One year after Hurricane Florence, Buildfax examines how North Carolina has prepared its properties for increased risk of damage from natural disasters. According to Buildfax, properties in the path of Hurricane Florence were expected to see major repairs completed in seven to eight months, given the severity of the storm. However, the elevated severe weather, including the recent Hurricane Dorian has curtailed recovery progress.
Even though Dorian made less of an impact than Florence, it encountered North Carolina in a very different condition than it was a year prior. Property risk in North Carolina is still high not only from Hurricane Florence, but also from the severe convective storms and snowstorms that impacted the state in the latter half of 2018. While these storms don’t bring about the headlines that a tropical storm does, they have the potential to inflict serious damage on properties. Repeat weather events combined with tightening construction materials and labor markets and a slowing housing market have resulted in slow recovery across North Carolina.
On top of hurricanes, North Carolina was hit by severe snowstorms in December 2018, when over a foot of snow blanketed the state, stalling maintenance activity, causing thousands of power outages and leading to increased property risk in North Carolina.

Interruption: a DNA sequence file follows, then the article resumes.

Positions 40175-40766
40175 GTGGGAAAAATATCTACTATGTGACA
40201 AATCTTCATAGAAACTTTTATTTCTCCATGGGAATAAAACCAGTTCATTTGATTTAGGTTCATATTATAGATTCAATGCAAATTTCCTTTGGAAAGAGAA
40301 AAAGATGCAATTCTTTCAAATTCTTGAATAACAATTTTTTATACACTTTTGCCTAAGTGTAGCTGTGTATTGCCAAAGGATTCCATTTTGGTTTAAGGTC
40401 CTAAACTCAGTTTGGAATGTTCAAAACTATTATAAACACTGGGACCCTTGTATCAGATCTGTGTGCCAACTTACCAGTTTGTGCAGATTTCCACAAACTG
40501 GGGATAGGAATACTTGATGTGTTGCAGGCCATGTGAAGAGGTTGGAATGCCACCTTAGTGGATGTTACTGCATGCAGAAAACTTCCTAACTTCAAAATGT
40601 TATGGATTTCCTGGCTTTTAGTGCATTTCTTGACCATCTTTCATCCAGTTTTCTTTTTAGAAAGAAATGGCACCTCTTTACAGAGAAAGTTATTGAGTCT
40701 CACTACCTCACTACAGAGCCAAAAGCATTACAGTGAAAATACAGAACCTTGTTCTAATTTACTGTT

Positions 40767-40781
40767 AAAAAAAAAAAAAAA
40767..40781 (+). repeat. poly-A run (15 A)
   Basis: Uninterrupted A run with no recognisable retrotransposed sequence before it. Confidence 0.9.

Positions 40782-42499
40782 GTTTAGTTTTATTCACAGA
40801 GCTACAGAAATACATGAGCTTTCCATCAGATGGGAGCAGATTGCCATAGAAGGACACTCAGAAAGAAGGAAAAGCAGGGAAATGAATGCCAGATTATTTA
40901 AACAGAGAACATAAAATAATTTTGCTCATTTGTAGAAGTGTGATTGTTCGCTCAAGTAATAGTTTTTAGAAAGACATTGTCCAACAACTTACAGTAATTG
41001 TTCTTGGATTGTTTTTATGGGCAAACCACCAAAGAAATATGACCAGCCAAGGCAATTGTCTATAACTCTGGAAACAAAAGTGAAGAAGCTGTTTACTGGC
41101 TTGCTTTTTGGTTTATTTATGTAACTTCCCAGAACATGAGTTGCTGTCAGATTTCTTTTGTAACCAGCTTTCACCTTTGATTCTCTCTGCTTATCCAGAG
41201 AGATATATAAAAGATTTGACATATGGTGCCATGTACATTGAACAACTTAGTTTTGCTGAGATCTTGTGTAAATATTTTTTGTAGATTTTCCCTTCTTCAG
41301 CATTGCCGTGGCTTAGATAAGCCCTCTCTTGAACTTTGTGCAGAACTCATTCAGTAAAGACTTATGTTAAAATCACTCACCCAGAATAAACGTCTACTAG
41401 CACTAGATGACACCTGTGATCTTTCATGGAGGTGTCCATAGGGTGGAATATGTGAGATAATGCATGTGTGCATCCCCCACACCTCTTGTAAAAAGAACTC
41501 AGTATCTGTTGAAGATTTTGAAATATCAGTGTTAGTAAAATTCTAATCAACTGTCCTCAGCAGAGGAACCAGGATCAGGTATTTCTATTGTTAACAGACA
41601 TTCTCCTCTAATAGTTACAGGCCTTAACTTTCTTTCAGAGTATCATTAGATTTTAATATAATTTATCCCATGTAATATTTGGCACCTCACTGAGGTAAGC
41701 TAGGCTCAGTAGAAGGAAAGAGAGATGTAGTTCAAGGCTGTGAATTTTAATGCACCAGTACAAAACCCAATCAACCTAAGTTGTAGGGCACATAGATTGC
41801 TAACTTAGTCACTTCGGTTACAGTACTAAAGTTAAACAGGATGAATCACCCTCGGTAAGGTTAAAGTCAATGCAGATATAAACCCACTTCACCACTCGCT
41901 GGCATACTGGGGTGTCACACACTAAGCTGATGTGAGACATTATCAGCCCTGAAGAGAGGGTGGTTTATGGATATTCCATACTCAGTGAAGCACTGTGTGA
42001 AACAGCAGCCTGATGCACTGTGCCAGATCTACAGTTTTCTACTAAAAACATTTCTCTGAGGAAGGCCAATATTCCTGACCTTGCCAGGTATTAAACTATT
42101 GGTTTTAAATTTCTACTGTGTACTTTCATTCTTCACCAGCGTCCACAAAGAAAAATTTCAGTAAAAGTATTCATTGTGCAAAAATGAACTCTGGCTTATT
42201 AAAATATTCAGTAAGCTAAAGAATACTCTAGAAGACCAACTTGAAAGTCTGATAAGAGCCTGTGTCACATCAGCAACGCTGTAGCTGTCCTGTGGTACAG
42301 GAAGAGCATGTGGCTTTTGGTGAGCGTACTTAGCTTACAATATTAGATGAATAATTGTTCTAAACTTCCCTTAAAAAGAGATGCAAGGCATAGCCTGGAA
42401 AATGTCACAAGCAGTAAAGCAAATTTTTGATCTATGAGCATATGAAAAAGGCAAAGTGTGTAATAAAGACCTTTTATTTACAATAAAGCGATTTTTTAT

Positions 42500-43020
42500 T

Additionally, five months before Hurricane Florence made landfall in North Carolina, the state experienced severe spring convective storms, which ultimately necessitated a major disaster declaration from the Federal Emergency Management Association. Following April’s storm and tornado activity, BuildFax research found maintenance activity in North Carolina rose 20.32% month over month.
In September 2018, maintenance activity remained heightened in North Carolina as homeowners worked to repair properties damaged by spring convective storms. However, in the wake of these updates, Hurricane Florence hit, driving maintenance even higher. Maintenance activity rose 34.84% between September and October 2018 following Hurricane Florence.